DeKALB – The American Football Coaches Association may open discussions to allow college football teams to scrimmage against other schools during the spring.
But don’t expect the Northern Illinois football team to travel to Madison, Wis., or Champaign to practice with Wisconsin or Illinois any time soon.
“I think that just opens up Pandora’s box into a whole lot of other issues that I don’t want to deal with,” NIU coach Dave Doeren said after Wednesday’s practice at Huskie Stadium.
“I’d rather deal with my team right now. You’ve got to start talking about who you’re traveling to go see and who’s going to pay for it. I don’t want to talk about that stuff in the spring. We’ve got too many things we’re trying to deal with in the spring.”
An Associated Press report quoted AFCA president and Harvard coach Tim Murphy as saying it would be practical to have teams run through drills together. Murphy added that teams may also scrimmage against one another. When the AFCA board meets next month in Arizona, it may propose an NCAA rule change that would allow schools to scrimmage or practice against each other during the spring.
But NIU quarterback Jordan Lynch just doesn’t think competing against another team’s defense would help.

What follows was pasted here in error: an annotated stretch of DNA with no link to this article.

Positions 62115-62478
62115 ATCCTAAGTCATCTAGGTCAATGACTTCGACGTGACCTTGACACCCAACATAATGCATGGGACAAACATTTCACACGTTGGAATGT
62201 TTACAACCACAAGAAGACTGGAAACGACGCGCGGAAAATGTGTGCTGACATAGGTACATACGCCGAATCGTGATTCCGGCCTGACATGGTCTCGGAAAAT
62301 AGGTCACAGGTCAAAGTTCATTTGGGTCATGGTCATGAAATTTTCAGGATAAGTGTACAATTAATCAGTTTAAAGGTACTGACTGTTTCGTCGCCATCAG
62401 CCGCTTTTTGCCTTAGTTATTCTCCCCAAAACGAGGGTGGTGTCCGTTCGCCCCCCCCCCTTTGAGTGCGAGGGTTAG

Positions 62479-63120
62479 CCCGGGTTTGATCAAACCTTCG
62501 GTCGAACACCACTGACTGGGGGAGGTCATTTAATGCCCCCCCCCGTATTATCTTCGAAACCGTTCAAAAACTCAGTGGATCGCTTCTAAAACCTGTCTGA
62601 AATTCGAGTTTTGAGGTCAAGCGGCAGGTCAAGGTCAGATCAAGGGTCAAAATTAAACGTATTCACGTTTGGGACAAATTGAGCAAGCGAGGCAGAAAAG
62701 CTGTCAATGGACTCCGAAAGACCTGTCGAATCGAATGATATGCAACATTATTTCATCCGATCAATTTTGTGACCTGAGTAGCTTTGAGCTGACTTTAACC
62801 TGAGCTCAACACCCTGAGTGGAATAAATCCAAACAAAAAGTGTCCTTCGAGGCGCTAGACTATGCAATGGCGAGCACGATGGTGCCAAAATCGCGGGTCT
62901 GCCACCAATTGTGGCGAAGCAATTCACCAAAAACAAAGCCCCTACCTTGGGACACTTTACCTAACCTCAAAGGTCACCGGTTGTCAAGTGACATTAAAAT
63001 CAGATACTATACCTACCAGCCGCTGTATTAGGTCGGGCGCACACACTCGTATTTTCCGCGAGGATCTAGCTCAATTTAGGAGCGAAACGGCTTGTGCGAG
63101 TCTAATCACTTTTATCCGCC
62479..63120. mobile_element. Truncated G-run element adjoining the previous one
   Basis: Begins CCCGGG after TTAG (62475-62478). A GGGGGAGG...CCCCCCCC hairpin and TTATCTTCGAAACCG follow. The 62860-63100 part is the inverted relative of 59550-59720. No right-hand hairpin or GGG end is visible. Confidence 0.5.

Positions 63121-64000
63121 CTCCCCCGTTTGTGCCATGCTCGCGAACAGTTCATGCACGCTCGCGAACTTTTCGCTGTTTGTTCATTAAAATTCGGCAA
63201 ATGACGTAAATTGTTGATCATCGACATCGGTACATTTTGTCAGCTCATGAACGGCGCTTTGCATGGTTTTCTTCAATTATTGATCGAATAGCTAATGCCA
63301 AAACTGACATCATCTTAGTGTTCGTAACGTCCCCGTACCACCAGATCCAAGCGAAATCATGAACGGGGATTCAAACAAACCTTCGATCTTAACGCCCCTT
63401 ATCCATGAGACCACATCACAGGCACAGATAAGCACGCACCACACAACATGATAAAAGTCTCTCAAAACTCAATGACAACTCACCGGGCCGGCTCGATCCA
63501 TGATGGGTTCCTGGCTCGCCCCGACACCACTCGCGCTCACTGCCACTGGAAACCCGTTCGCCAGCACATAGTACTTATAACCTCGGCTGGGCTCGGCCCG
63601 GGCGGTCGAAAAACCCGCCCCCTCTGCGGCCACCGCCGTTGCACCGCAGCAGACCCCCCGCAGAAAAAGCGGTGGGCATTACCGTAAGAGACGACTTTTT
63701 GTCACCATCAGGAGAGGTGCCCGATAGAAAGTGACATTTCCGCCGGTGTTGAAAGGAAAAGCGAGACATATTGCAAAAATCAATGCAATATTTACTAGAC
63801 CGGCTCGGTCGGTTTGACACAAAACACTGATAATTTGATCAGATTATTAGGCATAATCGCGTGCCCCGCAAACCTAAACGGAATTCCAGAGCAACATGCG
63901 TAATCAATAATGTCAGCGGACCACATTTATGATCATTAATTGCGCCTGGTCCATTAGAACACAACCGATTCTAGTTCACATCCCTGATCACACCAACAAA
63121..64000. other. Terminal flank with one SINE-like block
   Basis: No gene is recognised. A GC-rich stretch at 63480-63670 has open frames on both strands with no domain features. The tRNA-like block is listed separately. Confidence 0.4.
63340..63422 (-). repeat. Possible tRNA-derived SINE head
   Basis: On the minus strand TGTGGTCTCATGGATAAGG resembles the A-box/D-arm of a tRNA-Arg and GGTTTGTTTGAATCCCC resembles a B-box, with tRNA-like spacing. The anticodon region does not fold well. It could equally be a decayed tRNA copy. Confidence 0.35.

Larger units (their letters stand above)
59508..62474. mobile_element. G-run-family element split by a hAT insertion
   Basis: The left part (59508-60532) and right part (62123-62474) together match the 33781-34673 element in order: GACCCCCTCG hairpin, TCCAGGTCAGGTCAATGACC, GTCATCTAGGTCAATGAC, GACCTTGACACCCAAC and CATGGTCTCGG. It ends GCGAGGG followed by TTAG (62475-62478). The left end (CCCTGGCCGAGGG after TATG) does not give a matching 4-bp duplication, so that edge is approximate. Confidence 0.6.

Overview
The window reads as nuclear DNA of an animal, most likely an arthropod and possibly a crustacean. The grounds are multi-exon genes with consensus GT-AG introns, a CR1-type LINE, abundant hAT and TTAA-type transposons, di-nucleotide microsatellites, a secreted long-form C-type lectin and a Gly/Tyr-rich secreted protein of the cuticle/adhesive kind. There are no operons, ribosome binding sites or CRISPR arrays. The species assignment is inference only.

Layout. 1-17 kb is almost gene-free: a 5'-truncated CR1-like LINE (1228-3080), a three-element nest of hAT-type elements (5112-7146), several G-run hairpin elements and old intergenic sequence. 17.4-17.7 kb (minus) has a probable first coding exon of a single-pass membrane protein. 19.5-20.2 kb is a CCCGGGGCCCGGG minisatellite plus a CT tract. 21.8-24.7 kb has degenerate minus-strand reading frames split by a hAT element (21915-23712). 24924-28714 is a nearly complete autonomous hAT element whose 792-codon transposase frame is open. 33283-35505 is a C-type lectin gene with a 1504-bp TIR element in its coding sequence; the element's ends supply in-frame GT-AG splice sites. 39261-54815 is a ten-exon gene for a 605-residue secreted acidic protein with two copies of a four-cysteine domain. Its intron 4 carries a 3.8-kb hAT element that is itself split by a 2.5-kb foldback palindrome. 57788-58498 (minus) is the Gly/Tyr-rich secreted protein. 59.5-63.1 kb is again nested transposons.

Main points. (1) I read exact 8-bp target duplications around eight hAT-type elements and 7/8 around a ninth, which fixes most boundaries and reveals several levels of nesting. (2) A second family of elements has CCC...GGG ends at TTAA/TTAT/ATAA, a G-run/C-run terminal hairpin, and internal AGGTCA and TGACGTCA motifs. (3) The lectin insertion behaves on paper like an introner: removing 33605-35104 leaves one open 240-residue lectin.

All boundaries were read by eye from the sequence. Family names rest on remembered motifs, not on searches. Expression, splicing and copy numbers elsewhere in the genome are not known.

Many of the 15 spring practices are used to install plays, and to get younger players used to the system. With the current timetable, Lynch doesn’t think that would work.
“Spring ball is more about learning the offense and just getting the young guys out there and getting more reps for the younger guys,” he said. “I think if we had more spring practices, I think that’s something you could do later on.”
Not every Huskie is against the idea.
Senior defensive end Sean Progar thinks that practicing against the same offense every single practice becomes monotonous. He said having a fresh look at a different team would be beneficial, especially if the Huskies played against other MAC schools.
“I think that would help a lot,” Progar said. “You would compete a lot harder, even if it’s just a scrimmage. I think that would be great. … It would be a good measuring stick for the young guys to see where they are.”
But current proposals likely would have schools from smaller conferences visiting automatic qualifying schools. Doeren just doesn’t see how that would benefit a team like NIU.
“I’m sure it’s real convenient for a school that’s ranked fifth in the country to have another school come see them,” Doeren said. “But for a mid-major, we’d be traveling to see other people, and that’s not something I’d want to do here.”